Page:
on March 25, 2019 Change Communications B2B change communications

How to Use Infographics Effectively In Internal Communications

Informational graphics, a.k.a. infographics, are aesthetically-pleasing visual tools used to supplement, highlight, or emphasize information in a communication. If used effectively, these images can be particularly useful when incorporated in internal announcements, PowerPoint presentations, and business communications of all sorts. 

Using infographics in your internal communications is only helpful if they’re straightforward and directly relate to the accompanying verbiage. Otherwise, these just become email attachments that aren’t opened or visual roadblocks standing in the way of an important announcement.  

 To be most valuable, the infographics you use in internal communications should be:

1. Organized

Make sure the layout of the infographic is clean and doesn’t have too much text on it; otherwise, the key message or takeaway will get lost in the clutter. Format the infographic in a way that flows for the reader. What info is most important to include and what can be left off? Keeping it simple is key. As an example, LivingHR did a nice job organizing a number of points with this infographic. You can also see examples of infographics that are way too cluttered at the top of this Piktochart list of helpful tips.

2. Easy-to-read

Infographics that are too colorful or busy will overwhelm the reader upon first glance – the opposite of what you’re hoping to achieve. Using numbered or bulleted text and clean, professional-looking graphics will achieve a harmonious look and will allow the reader to quickly decipher the information. Check out this interactive infographic by The New York Times that shows Facebook friendships by location. The New York Times chose a single pleasing color scheme making the infographic easy to quickly glance at and comprehend.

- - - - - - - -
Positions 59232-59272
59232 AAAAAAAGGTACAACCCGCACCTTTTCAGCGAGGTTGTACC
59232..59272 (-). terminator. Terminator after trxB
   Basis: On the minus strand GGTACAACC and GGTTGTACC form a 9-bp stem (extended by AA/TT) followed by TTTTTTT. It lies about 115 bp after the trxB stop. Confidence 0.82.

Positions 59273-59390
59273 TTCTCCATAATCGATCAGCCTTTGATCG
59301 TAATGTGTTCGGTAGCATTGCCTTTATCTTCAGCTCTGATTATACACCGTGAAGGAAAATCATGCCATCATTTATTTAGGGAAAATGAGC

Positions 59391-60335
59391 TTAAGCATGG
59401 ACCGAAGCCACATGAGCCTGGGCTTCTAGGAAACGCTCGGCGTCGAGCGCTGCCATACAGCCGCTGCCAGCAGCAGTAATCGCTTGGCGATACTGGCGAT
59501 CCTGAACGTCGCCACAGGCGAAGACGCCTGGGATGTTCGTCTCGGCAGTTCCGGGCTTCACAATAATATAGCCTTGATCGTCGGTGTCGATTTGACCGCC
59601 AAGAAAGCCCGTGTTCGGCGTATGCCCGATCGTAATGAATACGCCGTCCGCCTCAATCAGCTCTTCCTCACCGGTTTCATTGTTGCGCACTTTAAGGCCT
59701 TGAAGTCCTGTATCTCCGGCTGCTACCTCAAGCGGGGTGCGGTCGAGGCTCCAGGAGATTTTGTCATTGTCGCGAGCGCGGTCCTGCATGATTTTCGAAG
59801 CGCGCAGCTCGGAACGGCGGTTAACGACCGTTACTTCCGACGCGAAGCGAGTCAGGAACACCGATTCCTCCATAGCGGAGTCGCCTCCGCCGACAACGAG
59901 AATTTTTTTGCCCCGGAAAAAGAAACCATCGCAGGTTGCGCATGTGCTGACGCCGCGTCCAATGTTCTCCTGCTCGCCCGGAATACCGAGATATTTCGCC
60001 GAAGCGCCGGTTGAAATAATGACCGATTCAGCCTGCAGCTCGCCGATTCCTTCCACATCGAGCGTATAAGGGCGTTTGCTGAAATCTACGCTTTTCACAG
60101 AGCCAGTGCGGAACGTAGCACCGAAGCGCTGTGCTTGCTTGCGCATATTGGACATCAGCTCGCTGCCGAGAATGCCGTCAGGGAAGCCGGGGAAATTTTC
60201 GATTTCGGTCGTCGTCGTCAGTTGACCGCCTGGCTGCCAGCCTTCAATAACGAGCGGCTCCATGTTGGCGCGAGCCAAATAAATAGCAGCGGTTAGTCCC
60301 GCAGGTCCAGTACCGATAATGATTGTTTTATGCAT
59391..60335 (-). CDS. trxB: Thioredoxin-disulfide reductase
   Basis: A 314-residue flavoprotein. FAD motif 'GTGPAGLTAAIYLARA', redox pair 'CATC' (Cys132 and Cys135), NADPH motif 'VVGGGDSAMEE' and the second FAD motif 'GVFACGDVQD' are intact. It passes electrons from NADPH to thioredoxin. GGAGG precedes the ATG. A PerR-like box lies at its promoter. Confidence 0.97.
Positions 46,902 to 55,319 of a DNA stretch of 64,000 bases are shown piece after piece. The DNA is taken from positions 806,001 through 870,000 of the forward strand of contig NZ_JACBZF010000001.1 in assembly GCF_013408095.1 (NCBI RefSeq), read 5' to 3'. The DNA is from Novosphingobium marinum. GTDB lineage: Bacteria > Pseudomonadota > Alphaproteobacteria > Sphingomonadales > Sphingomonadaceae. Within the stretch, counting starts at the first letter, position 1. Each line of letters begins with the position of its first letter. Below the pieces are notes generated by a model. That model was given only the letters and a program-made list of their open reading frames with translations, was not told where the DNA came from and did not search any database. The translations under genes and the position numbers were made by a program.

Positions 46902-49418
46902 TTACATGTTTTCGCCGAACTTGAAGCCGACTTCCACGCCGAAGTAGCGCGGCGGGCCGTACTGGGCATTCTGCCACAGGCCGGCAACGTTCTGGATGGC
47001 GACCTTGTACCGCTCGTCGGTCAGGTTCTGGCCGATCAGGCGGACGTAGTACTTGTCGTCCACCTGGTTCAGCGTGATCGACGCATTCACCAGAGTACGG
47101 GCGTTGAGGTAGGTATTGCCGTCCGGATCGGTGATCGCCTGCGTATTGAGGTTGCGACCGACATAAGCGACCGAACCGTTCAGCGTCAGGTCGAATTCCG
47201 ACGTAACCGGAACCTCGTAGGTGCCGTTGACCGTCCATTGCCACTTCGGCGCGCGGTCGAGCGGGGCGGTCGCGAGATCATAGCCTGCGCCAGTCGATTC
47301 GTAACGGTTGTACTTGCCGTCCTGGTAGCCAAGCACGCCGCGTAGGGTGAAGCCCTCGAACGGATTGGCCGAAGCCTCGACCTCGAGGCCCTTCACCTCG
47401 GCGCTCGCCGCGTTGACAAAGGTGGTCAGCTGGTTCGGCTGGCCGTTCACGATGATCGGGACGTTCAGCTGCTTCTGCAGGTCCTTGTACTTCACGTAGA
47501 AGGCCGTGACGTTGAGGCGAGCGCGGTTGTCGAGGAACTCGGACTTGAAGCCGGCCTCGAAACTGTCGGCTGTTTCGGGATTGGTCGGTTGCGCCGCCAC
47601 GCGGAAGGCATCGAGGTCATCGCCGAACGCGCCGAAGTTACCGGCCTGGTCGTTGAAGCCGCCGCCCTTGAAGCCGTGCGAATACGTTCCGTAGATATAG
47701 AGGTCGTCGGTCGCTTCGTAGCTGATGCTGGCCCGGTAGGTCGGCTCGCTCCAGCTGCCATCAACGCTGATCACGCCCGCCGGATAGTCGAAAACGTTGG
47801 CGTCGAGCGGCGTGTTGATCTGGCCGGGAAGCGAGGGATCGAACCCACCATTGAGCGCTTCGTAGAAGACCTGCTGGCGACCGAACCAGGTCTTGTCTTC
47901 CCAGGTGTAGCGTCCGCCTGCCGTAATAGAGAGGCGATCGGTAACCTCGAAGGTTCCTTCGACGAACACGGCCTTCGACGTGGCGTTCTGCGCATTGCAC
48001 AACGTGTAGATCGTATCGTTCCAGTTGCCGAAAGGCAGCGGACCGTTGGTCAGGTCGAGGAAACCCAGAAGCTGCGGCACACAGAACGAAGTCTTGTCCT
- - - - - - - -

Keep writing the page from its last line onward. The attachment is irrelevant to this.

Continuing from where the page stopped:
3. Visually appealing and on-brand

Staying on brand is important. If you manage a construction company, you likely wouldn’t want to use infographics with cartoon images of cats and dogs and frilly, ornate fonts. Ensure that the colors, images, and fonts on your infographics match your existing company’s branding and fit well with your business goals.

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Product Comparison Infographic SAT/ACT Prep Timeline Infographic

In general, infographics, operational process images like flowcharts, and icons (smaller standalone images) should illustrate and mirror the point being made in the communication. For example, if the key takeaway of your internal announcement is to lay out your company’s three main goals for the upcoming quarter, choose graphics that visually represent each goal. This Enplug blog has some additional best practices for internal infographics. 

The possibilities are endless for creating infographics! If you don’t have an in-house graphic designer to dream up and assemble infographics, here are a couple tips for creating your own:

If you don’t have the time or resources to tinker with the above methods or if you want your own, freshly customized infographics, connect with us! We can help create infographics that work for your business’s communications.

Traci McMillan Beach

Traci is an expert at devising strategies that directly impact a client’s bottom line through engaging communications tailored to an audience. A former Bloomberg News reporter, Traci continues to regularly contribute to business publications, with a focus on C-level advice, entrepreneurship and technology.

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